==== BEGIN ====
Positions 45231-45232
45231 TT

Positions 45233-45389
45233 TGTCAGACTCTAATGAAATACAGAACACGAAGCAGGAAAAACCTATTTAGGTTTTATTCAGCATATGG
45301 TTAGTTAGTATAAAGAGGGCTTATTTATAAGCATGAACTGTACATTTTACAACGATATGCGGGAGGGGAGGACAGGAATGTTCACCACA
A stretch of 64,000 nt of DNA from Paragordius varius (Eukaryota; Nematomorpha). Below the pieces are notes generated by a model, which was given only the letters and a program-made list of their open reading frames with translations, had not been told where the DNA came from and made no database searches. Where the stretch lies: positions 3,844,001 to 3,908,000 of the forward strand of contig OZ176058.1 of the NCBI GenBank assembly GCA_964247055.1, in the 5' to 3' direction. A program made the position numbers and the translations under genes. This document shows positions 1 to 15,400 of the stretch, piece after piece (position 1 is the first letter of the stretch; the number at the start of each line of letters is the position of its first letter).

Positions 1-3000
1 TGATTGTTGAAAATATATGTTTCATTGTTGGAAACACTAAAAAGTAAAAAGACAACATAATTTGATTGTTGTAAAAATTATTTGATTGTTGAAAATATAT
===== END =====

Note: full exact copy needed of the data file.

Positions 45231-45232
45231 TT

Positions 45233-45389
45233 TGTCAGACTCTAATGAAATACAGAACACGAAGCAGGAAAAACCTATTTAGGTTTTATTCAGCATATGG
45301 TTAGTTAGTATAAAGAGGGCTTATTTATAAGCATGAACTGTACATTTTACAACGATATGCGGGAGGGGAGGACAGGAATGTTCACCACA
A stretch of 64,000 nt of DNA from Paragordius varius (Eukaryota; Nematomorpha). Below the pieces are notes generated by a model, which was given only the letters and a program-made list of their open reading frames with translations, had not been told where the DNA came from and made no database searches. Where the stretch lies: positions 3,844,001 to 3,908,000 of the forward strand of contig OZ176058.1 of the NCBI GenBank assembly GCA_964247055.1, in the 5' to 3' direction. A program made the position numbers and the translations under genes. This document shows positions 1 to 15,400 of the stretch, piece after piece (position 1 is the first letter of the stretch; the number at the start of each line of letters is the position of its first letter).

Positions 1-3000
1 TGATTGTTGAAAATATATGTTTCATTGTTGGAAACACTAAAAAGTAAAAAGACAACATAATTTGATTGTTGTAAAAATTATTTGATTGTTGAAAATATAT